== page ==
Wednesday, December 2, 2015

110. Review: H2O (seen December 1, 2015)

“Nor Any Drop to Drink”
Stars range from 5-1
Water makes a couple of appearances in H2O, the uneven, 80-minute dramatic comedy by the award-winning, pseudonymous Jane Martin at 59E59 Theaters, but it’s more likely that the title’s an allusion to the emotional bond between its two actor-characters, a would-be Hamlet and Ophelia. The play originally appeared in 2013 at the Contemporary American Theater Festival in Shepherdstown, West Virginia, and was produced at St. Paul's Gremlin Theatre in 2014.


Diane Mair, Alex Podulke. Photo: David Arsenault.
Jake Abadjian (Alex Podulk) is a movie star whose fame rests on three films he’s made as the superhero Dawnwalker, a role that’s earned him $30 million. He’s a scruffy boozer who was a sometime musician in L.A. when he caught an agent’s eye and wound up being cast as the superhero “who never speaks.” But Jake’s paying the price by finding the meaninglessness in an existence where he can have whomever and whatever he desires. Despite his vast inexperience, he’s decided to seek that missing meaning by playing Hamlet on Broadway, supported by a cast of mostly “British actor-elephants,” as he terms them. If you can digest the idea of an untrained movie star who never spoke a word on screen as a major production's Prince of Denmark, I congratulate you on your cast iron stomach. 
Diane Mai, Alex Podulke. Photo: David Arsenault.
A struggling actress named Deborah Elling (Diane Mair), from Fayette, Missouri, shows up to audition for Ophelia (the director and producer have turned her casting over to  the fledgling Shakespearean, which also requires some sturdy internal plumbing to accept). Arriving just after the depressed Jake has slashed his wrists, she saves him, thus initiating the painful relationship that constitutes the plot. 

Deborah’s a 26-year-old fundamentalist (“Renewalist”) Christian virgin; she tells us (the play has lots of direct address) that, while she was reading a first folio at the New York Public Library, she heard Jesus informing her that acting was “her service.” “I won’t do plays that don’t enable God’s handiwork,” she declares. In her eyes, Shakespeare proves the existence of God. Jake, for his part, is a snarky skeptic who never misses a chance to get off a crack at Jesus’ expense. Intimidated by Hamlet’s language and the more experienced cast members, he thinks he needs Deborah’s help.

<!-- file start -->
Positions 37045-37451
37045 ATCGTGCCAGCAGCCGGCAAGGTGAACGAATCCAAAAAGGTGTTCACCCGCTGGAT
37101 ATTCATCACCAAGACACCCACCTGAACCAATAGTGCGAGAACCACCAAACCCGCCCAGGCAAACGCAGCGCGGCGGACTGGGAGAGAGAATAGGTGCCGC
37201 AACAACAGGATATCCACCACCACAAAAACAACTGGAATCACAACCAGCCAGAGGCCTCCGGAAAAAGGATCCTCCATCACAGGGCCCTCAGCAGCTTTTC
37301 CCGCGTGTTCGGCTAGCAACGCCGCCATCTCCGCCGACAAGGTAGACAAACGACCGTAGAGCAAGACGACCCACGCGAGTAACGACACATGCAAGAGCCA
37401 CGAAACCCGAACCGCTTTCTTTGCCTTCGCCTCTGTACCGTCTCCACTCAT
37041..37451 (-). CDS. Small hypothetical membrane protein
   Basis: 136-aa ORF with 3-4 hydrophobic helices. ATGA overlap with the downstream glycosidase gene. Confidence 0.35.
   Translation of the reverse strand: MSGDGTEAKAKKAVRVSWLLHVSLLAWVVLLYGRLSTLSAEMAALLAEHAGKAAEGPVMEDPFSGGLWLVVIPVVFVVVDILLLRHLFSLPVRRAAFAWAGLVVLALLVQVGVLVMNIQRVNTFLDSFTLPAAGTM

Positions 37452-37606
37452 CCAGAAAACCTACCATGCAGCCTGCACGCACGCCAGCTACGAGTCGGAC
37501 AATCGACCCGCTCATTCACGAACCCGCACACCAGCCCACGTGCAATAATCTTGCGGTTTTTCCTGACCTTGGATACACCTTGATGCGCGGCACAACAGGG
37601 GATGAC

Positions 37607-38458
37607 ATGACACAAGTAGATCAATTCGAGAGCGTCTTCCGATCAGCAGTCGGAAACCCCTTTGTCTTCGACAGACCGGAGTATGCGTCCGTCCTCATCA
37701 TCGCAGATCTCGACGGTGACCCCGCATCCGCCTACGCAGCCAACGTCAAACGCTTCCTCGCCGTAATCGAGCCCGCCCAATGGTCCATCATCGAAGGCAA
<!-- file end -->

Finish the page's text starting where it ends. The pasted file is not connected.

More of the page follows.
Alex Podulke, Diane Mair. Photo: David Arsenault.

The play depicts the emotional and spiritual conflict between the cynical, rude, foul-mouthed, self-hating Jake and the artistically aspiring, profanity-hating, sexually unavailable, faith-driven Deborah, with the fate of Jake’s soul lying somewhere in the balance. Given the nature of their relationship and that of the characters they’ll embody in HAMLET, it’s clear that the play wishes to conflate their offstage lives with those in Shakespeare’s tragedy. Thus, despite several good laughs, H2O—which includes scenes of blood and attempted rape—comes down much harder on the dramatic than the comic side of the equation.  
Alex Podulke. Photo: David Arsenault.

Set on a stage bare except for a door on rollers and a few pieces of furniture (David Arsenault is the designer), the play moves swiftly under West Hyler’s direction, using a quartet of black-garbed stage hands—the Essentials (Anna Schovaers, Colin Wulff, Annie Winneg, and Charlie Munn)—to rearrange the set pieces, deliver and retrieve props, and handle Ms. Mair’s onstage costume changes, which often reveal her in her bra and panties. The costumes, which include a lovely blue lace evening gown, are by Whitney Locher and the effective lighting by Travis McHale.
Alex Podulke, Diane Mair. Photo: David Arsenault.
Ms. Mair and Mr. Podulke come across as earnest, hard-working actors, but neither transcends the often forced situations and dialogue to make us care for their unsympathetic characters. Deborah recites pious monologues about religion that reek with divinity school locutions, including words like “ontological” and “teleological,” while Jake riffs on the meaningless of acting and even offers a diatribe on Hamlet that may send some Shakespeare addicts bonkers with its questionable critique. Jake (who often speaks through gritted teeth) is intended to be a flop as Hamlet, so Mr. Podulke’s lackluster reading of the Prince’s lines can be excused, but Ms. Mair’s Deborah doesn’t make up for his lapses when she recites her own Bardic dialogue.
There are a few splashes of interest in H2O, and the actors sometimes generate a bit of heat, but the play itself never really comes to a boil.
OTHER VIEWPOINTS:
                               H2O                                  
59E59 Theaters/Theater B
59 East Fifty-Ninth Street, NYC
Through December 13




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